This is a virus detection. Viruses are programs that self-replicate recursively, meaning that infected systems spread the virus to other systems, which then propagate the virus further. While many viruses contain a destructive payload, it's quite common for viruses to do nothing more than spread from one system to another.
Indication of Infection
1) The worm interferes with running programs and frequently displays a fake error message:
Note - the name displayed is random but is always an EXE.
2) Alien WINKxxx.EXE files in \WINDOWS\SYSTEM folder (ex., WINKIDT.EXE or WINKKR.EXE).
3) Reference to a WINKxxx.EXE file (and "xxx" looks random) in a registry key HKEY_LOCAL_MACHINE\SOFTWARE\Microsoft\Windows\CurrentVersion\Run or HKEY_LOCAL_MACHINE\SOFTWARE\Microsoft\Windows\CurrentVersion\RunOnce
4) Executable files have "companions" of about the same size and random extension (ex., apart from MSOFFICE.EXE you may have MSOFFICE.HRH which is a hidden system file). On top of that if you run an infected file you will temporarily have a third file with "~1" in the name (ex., NETSCAPE.EXE will not only have NETSCAPE.PXB but also NETSCA~1.EXE of exactly the same size as NETSCAPE.EXE). This third file is a reconstructed host and it is deleted by the worm once you quit the program.
5) This worm also causes serious system performance degradation and some programs stop running.
Methods of Infection
When the Email is opened the worm immediately activates using mentioned vulnerability (previewing the message may be enough if your system is not patched). The worm copies itself under WINKxxx.EXE name (where xxx are random characters) into the WINDOWS\SYSTEM folder (can be different if your installation is not a default one) and this file is set to run every time the system starts.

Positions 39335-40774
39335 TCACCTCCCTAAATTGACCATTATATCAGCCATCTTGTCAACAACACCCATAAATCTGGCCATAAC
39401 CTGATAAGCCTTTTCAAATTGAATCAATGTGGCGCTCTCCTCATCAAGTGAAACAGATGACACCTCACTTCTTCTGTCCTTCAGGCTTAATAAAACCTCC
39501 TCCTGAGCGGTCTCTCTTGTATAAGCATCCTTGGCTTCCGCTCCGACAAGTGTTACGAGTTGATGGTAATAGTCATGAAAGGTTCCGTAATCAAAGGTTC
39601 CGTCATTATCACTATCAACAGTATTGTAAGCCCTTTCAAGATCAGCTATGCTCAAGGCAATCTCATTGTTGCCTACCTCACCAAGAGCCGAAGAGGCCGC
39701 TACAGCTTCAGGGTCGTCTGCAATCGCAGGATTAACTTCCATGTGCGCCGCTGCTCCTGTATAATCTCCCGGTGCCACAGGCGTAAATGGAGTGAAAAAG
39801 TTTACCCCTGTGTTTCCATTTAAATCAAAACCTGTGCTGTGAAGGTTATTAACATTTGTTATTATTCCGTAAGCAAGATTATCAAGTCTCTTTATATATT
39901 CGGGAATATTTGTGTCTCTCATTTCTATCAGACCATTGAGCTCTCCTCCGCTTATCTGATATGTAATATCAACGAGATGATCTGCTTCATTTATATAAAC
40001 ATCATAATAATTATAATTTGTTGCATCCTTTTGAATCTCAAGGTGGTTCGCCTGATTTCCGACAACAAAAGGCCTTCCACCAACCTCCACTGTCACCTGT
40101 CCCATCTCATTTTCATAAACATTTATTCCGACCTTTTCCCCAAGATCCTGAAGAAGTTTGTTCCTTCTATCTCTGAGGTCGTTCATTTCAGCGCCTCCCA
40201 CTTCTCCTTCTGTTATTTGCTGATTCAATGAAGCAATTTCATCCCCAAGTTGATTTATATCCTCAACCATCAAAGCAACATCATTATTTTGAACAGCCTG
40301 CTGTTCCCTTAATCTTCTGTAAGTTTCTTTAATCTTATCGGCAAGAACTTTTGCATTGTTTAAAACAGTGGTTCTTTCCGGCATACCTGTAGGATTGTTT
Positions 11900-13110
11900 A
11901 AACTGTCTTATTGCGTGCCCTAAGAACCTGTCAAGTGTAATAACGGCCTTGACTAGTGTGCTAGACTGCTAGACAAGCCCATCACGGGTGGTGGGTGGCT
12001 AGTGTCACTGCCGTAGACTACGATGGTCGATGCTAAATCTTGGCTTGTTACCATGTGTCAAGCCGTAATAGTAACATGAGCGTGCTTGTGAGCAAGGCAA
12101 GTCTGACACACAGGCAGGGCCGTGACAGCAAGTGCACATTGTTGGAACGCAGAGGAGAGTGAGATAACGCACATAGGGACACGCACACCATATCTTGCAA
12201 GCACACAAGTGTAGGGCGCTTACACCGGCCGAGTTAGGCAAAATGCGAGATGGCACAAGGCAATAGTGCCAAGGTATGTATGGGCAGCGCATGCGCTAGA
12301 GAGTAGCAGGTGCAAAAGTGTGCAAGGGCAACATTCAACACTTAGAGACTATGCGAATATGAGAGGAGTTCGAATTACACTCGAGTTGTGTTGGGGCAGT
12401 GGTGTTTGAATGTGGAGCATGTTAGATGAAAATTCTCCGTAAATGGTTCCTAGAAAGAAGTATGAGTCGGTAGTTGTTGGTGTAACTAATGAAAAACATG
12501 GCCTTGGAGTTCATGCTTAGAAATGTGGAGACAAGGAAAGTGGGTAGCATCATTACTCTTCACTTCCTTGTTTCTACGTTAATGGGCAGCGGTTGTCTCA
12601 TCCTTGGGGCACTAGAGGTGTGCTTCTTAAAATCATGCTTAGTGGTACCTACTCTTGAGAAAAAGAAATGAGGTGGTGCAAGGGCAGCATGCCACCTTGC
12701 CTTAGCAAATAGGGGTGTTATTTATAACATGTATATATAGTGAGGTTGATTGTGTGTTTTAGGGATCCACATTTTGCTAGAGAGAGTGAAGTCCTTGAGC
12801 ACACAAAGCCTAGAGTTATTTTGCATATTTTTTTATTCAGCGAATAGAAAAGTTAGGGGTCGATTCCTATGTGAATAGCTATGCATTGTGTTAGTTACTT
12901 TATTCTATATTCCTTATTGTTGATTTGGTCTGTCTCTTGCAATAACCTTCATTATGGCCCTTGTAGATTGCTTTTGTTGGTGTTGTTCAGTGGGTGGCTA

W32/Klez.e@MM is based on the W32/Klez.gen@MM but unlike its predecessors this variant can itself infect files (on top of being able to also drop W95/Elkern.cav.b virus). W32/Klez.e@MM worm overwrites files and they are padded with zeroes to the original uninfected host size. The worm saves original contents of the hosts in files with the same name and random extension. These files are "Hidden" and "System" (to be able to see them you need to change "View/Folder Options" in Windows Explorer by selecting "Show all files").
Running infected files causes the worm to reconstruct the uninfected host file using saved data. Such reconstructed files will have "~1" appended to the name (ex., infected MSOFFICE.EXE will be accompanied by an uninfected MSOFFI~1.EXE). The worm deletes them as soon as the program stops running so they exist only temporarily.
W32/Klez.e@MM sends itself out using SMTP protocol. It harvests the Windows address book for email addresses.
The virus may save a copy of itself into .RAR archives.
There is a date-activated payload associated with this threat. On the 6th day of March, May, September, or November, the virus may overwrite local and network files containing the following extensions with zeros: .txt, .htm, .html, .wab, .doc, .xls, .jpg, .cpp, .c, .pas, .mpg, .mpeg, .bak, or .mp3.
If the month is January or July, all files may be overwritten. This behavior was not observed in a lab environment.
I-Worm/Klez.E (AVP), W32.Klez.E@mm (Symantec), W32/Klez.F (Panda), Win32.HLLM.Klez.1 (DrWeb), Worm/Klez.E (H+BEDV), WORM_KLEZ.E (Trend)